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Topic: Keeping an even number of stitches on each row  (Read 593 times)
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uplate6674
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« on: April 11, 2007 01:06:20 PM »

I'm making a scarf that alternates single crochet rows with triple, double, and half double rows. I spent all day working on it (literally hours), and the edges wave in and out all over the place.

I tried (really) to watch the turning chains, but I still messed up badly. How can I avoid this?

My mother said it actually looked like I meant the scarf to be in a wave pattern.  Tongue

I'm never wearing it outside, so it's now wrapped around my stuffed elephant.

How long does it take to get the hang of this?
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« Reply #1 on: April 11, 2007 01:55:54 PM »

It happens to me all the time.  Your scarf might be wavy if you didn't use the same stitch for the first and last stitch of each row- for example, if the first row starts with a sc and ends with a sc, all rows should start and end with a sc.  Also, you could be like me and occasionally "drop" a stitch.  To avoid this (and I know it's a pain, but I can't think of a better way), count your stitches each row.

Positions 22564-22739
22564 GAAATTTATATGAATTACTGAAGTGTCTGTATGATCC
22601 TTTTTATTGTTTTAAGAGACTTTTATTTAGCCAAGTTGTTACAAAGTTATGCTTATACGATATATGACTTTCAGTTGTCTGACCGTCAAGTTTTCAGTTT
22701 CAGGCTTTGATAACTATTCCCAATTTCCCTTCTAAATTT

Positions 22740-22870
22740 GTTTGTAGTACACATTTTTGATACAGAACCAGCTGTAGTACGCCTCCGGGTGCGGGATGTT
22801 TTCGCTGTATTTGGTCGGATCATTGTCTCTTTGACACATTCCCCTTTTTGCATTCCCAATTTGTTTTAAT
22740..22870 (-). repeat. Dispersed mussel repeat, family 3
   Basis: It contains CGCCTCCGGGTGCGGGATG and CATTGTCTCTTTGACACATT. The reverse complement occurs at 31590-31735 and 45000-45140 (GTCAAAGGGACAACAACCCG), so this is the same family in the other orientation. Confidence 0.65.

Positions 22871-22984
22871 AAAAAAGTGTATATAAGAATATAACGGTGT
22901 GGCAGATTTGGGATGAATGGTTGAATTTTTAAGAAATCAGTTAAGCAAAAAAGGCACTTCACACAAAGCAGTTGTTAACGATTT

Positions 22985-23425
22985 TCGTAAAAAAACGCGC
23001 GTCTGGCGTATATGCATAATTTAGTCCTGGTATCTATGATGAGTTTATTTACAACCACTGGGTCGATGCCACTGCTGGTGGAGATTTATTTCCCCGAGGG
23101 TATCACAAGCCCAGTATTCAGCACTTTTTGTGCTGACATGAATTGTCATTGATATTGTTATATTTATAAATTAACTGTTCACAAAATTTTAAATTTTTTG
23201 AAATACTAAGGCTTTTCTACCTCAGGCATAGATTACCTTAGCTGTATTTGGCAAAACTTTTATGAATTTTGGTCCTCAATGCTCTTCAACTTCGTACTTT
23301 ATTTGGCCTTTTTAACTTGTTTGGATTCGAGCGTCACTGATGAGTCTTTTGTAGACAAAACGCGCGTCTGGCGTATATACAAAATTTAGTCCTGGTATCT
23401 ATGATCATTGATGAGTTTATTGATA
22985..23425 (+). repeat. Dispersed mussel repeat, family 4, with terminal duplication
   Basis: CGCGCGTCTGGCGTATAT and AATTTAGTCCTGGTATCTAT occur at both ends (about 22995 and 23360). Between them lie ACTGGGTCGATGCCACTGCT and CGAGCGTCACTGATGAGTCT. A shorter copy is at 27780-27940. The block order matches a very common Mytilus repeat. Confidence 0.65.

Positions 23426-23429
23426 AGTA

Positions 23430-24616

Hope this helps!
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« Reply #2 on: April 11, 2007 02:15:22 PM »

When I first started to crochet I had the same problem. I did not follow patterns and would just wing it. I usually made the mistake of

A) putting a stch in the first space after the turning chain and not putting one in the other rows

b) or my gauge would change, sometimes even now I will see that if I am in a bad mood my gauge will be tighter and if I am a good mood it is loose. So this might be the problem.

It took me a few months to notice my guage change.

Good luck it does take a bit but keep on making things, even if they are for the stuffed animals soon you will be a pro!

Amy
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« Reply #3 on: April 12, 2007 05:32:06 AM »

I always try to keep my edges straigt by NOT putting any stitches in my turning chains.  Of course it's different with working in the round.  The edges might seem just a little uneven, but the overall look is better.
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